We previously alerted employers to California employment law bills that were still alive toward the end of the most recent legislative session. That session ended on September 14, 2023 and Governor Newsom had until October 14, 2023 to either sign, approve without signing, or veto the bills that survived. Below is an update on the fate of these employment law bills so employers will know which ones are slated to become law. The Governor vetoed several noteworthy bills that would have expanded the state’s protected classes, employee work-from-home rights and CalWARN notice requirements. On the other hand, the Governor signed multiple significant employment law bills into law, including those creating increased paid sick leave requirements, expanded re-hiring rights, a new reproductive loss leave, and a new requirement that employers establish a workplace violence prevention plan. Unless otherwise noted, the approved bills will take effect January 1, 2024.

AB 524 and SB 403: “Family caregivers” and “caste” as new FEHA-protected classes

AB 524 would amend California’s primary anti-discrimination law, the Fair Employment and Housing Act (FEHA), by adding “family caregiver status” as a protected class. The bill defines “family caregiver status” as “a person who contributes to the care of one or more family members.” “Family member,” in turn, is defined broadly to include “a spouse, child, parent, sibling, grandparent, grandchild, domestic partner, or any individual previously identified as a ‘designated person’” per Government Code Section 12945.2 (“any individual related by blood or whose association with the employee is the equivalent of a family relationship”). Last year, a similar bill prohibiting discrimination against individuals with “family responsibilities” failed.

SB 403 would add “caste” as a protected class to various laws including the FEHA. If passed, this would make California the first state to ban caste discrimination. The bill includes “caste” in the definition of “ancestry” and defines “caste” as “an individual’s perceived position in a system of social stratification on the basis of inherited status.”

AB 524 status: Vetoed.

SB 403 status: Vetoed.

In Governor Newsom’s veto messages, he stated that SB 403 was unnecessary because discrimination on the basis of caste is already prohibited under existing protected categories. He stated that the family caregiver status bill, AB 524, would place a large burden on small businesses due to its ambiguous language.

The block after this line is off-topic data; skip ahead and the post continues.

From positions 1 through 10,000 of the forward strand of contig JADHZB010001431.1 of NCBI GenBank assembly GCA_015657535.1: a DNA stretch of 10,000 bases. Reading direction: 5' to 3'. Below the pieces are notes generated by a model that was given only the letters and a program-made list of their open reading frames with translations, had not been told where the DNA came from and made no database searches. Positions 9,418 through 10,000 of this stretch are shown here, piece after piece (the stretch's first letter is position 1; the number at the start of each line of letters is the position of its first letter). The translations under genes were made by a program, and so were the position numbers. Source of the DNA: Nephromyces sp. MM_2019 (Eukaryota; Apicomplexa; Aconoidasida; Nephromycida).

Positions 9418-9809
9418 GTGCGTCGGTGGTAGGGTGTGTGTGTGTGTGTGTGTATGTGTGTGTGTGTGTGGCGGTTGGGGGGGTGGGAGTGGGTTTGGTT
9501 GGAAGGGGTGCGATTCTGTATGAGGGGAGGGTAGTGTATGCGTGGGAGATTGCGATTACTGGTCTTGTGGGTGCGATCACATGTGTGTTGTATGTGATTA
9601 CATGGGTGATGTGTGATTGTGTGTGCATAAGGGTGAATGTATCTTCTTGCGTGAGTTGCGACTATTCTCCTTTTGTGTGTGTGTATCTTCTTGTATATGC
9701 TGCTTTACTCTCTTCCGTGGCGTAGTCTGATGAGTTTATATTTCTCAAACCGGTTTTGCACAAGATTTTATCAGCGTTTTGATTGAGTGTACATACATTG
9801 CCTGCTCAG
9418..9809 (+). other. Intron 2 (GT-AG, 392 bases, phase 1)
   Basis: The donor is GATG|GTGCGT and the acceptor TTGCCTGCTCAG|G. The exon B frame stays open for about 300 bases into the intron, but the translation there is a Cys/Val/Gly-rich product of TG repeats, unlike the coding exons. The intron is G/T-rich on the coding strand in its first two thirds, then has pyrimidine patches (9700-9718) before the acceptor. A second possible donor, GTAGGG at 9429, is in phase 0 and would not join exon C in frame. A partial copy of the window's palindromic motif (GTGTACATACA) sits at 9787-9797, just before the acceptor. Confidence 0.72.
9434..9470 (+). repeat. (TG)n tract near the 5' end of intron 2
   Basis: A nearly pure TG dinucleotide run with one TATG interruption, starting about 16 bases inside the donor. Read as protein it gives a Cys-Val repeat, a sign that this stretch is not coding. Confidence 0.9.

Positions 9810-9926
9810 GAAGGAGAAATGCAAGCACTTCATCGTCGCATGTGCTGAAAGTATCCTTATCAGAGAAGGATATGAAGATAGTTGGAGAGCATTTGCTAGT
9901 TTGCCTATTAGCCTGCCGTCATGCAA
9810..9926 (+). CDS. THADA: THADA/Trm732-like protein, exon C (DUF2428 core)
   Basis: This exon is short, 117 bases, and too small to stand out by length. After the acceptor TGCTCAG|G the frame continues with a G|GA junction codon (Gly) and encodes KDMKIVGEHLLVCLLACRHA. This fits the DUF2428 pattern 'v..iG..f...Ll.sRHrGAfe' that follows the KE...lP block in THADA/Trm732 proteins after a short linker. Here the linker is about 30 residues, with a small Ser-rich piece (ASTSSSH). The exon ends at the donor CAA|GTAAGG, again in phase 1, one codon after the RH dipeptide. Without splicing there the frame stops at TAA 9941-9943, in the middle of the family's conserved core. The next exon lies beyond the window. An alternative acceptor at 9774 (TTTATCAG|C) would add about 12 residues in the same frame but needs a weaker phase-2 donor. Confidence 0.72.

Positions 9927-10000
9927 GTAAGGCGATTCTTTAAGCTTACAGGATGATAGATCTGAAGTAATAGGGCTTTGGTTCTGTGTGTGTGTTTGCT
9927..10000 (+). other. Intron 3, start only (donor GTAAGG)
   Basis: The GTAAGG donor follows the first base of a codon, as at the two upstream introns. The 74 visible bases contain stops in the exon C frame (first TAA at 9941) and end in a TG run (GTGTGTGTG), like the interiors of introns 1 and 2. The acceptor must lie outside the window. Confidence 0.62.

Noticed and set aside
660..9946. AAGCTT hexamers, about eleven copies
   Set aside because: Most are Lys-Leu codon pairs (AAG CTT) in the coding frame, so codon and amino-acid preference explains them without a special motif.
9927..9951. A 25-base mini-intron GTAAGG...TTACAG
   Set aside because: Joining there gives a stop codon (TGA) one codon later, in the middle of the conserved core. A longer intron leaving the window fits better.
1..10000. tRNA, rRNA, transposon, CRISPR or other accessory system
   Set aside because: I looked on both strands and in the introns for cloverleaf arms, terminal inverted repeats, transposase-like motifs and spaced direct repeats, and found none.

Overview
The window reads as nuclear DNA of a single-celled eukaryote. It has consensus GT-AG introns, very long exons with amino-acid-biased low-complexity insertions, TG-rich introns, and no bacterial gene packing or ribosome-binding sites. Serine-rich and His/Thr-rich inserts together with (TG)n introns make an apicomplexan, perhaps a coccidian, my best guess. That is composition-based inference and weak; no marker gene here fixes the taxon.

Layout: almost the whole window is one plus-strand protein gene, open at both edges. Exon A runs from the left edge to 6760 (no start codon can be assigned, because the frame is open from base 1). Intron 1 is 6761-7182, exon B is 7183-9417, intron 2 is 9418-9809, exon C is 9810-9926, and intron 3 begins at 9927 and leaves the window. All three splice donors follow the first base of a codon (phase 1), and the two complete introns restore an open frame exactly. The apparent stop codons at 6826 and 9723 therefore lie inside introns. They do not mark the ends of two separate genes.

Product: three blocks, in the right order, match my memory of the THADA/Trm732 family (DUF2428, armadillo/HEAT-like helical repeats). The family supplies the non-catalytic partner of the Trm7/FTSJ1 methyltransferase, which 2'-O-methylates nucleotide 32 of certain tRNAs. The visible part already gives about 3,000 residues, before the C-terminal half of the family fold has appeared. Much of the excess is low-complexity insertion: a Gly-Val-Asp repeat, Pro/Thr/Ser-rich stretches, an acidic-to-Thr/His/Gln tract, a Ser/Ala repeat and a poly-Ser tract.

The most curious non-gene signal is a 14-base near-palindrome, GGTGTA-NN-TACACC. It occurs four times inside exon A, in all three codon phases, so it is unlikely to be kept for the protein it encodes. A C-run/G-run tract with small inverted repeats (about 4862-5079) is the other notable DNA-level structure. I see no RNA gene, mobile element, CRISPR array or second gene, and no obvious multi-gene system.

AB 518: Broadens who is eligible to receive Paid Family Leave benefits to include employees on leave to care for a “designated person”

Last year, the Legislature expanded California’s leave laws to allow employees to take leave to care for a “designated person.” This year, it is attempting to continue the trend with respect to the state’s Paid Family Leave insurance program. Specifically, AB 518 broadens the definition of a “family member” so that employees will be eligible for wage replacement benefit payments when they take time off work to care for a seriously ill “designated person,” defined as “any individual related by blood or whose association with the employee is the equivalent of a family relationship.” Employees would identify their designated person when they file a claim for benefits. If AB 518 becomes law, it will take effect on July 1, 2024.

Status: Ordered to the legislature’s inactive file. This bill passed in the Assembly but was removed from the voting process in the Senate. AB 518 could be revived in the next legislative session.

SB 616: Paid sick leave increases

This bill amends California’s Paid Sick Leave law by increasing the amount of paid sick leave employers must provide to their employees with respect to annual accrual, carryover and accrual cap. Specifically, SB 616 allows employees to annually accrue five days (instead of three days) and carry over five days from one year to the next (instead of three days). It also more than doubles the accrual cap, bumping it up to 14 days (instead of six days). Initially, the bill set forth an annual accrual of seven days of paid sick leave, but earlier this month the Legislature lowered it to five days.

Status: Approved. This bill was approved with the terms set forth above, except the accrual cap was amended. The six-day accrual cap under existing law will now be bumped up to 10 days (instead of 14 days).

SB 731: Work from home rights